Almanor Lakeside Villas reconfirms the power of an HOA under the Davis-Stirling Act, provides a solid outline of the discretion of the court to award attorneys fees, and reaffirms the inefficiencies of the civil litigation system.
The owner of a lodge within an HOA disputed certain fines assessed by the association. At trial, the HOA estimated that the owner owed $54,000.00 in dues, fees, fines, and interest. The judge in a court trial awarded the HOA $6,620.00. Both sides moved for attorney’s fees. The court concluded that the HOA prevailed and awarded the HOA $101,803.50 in attorney’s fees and costs.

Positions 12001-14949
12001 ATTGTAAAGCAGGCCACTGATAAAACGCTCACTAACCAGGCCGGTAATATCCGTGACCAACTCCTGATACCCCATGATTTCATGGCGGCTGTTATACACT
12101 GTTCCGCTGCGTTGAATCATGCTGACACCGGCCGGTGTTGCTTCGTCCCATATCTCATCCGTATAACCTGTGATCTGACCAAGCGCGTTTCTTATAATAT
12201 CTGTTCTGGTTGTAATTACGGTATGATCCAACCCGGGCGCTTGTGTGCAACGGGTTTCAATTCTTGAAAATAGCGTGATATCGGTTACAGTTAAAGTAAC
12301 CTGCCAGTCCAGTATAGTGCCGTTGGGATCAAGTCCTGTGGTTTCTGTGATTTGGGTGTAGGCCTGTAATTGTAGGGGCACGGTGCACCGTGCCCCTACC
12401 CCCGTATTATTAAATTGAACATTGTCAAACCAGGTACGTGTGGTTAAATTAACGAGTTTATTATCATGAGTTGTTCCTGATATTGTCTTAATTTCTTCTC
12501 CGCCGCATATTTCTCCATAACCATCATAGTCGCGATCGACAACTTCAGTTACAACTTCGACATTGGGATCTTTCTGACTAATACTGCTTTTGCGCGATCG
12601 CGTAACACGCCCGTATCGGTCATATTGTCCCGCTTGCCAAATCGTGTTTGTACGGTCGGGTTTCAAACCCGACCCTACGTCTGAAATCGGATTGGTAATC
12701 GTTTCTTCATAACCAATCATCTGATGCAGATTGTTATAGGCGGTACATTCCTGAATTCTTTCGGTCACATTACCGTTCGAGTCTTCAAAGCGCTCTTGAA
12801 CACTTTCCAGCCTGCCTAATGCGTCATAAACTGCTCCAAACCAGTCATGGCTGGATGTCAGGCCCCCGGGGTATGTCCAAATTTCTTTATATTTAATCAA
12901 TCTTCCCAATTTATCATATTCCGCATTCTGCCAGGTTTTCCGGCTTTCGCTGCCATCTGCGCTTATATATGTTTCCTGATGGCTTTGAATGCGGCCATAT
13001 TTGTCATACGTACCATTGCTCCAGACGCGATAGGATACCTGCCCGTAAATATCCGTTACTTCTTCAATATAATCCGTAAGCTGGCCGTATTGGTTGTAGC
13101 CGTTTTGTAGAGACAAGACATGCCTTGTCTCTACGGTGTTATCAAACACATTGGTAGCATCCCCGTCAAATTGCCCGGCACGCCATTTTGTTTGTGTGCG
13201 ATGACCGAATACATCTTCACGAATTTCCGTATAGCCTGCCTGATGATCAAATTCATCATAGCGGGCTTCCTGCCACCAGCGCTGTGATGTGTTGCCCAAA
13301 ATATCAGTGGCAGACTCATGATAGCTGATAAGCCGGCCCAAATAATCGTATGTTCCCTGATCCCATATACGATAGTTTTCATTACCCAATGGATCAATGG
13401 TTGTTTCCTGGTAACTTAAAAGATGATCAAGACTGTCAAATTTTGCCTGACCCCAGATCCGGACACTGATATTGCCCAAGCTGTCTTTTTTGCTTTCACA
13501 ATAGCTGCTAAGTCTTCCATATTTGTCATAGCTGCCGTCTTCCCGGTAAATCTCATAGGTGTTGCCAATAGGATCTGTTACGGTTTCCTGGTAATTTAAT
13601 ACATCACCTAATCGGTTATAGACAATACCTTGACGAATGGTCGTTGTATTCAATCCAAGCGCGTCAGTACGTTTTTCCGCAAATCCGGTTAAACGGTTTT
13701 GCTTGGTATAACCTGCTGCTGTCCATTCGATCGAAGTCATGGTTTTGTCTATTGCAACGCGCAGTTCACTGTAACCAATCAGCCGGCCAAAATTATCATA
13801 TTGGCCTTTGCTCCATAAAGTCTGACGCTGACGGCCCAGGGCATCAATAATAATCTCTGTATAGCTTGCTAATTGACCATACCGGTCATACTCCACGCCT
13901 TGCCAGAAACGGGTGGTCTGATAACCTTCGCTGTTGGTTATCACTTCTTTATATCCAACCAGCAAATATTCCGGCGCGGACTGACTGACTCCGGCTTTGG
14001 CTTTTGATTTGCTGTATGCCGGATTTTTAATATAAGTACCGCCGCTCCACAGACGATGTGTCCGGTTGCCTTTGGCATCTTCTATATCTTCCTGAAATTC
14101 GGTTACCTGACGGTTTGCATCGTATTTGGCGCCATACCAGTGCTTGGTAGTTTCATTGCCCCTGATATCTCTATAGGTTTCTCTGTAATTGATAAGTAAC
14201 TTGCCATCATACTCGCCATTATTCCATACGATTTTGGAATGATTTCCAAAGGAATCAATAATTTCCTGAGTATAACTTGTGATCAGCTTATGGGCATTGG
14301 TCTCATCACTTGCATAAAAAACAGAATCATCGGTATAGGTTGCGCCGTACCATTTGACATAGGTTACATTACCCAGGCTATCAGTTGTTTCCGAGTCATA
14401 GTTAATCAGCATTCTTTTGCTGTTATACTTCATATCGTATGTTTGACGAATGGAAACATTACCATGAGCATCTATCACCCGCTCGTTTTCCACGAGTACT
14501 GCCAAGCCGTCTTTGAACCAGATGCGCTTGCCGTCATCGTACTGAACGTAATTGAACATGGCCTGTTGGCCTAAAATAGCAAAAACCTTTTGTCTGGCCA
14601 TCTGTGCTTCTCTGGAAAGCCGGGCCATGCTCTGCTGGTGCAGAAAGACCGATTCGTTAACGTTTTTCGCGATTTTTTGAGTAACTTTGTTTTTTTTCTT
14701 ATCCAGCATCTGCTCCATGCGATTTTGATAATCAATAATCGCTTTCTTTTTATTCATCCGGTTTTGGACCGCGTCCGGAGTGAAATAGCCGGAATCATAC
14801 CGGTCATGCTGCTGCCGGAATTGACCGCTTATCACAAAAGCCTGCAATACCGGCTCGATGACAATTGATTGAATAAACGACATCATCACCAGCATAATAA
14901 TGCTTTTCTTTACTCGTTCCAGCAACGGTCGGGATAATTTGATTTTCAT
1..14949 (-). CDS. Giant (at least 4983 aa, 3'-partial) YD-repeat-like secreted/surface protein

The opinion provides a good summary of when courts do and do not have discretion to award fees and what goes into a determination of which side is the prevailing party. It recognizes, however, that the Davis-Stirling Act (California Civil Code 4000-6150) requires an award of attorney’s fees to the prevailing party.
The owner successfully whittled the claim down by almost 90%, but he ends up having to pay almost twice the amount claimed by the HOA, in addition to his own fees and costs. Sometimes, a good result yields a bad outcome for cases where attorney’s fees, as opposed to the merits, drive a lawsuit.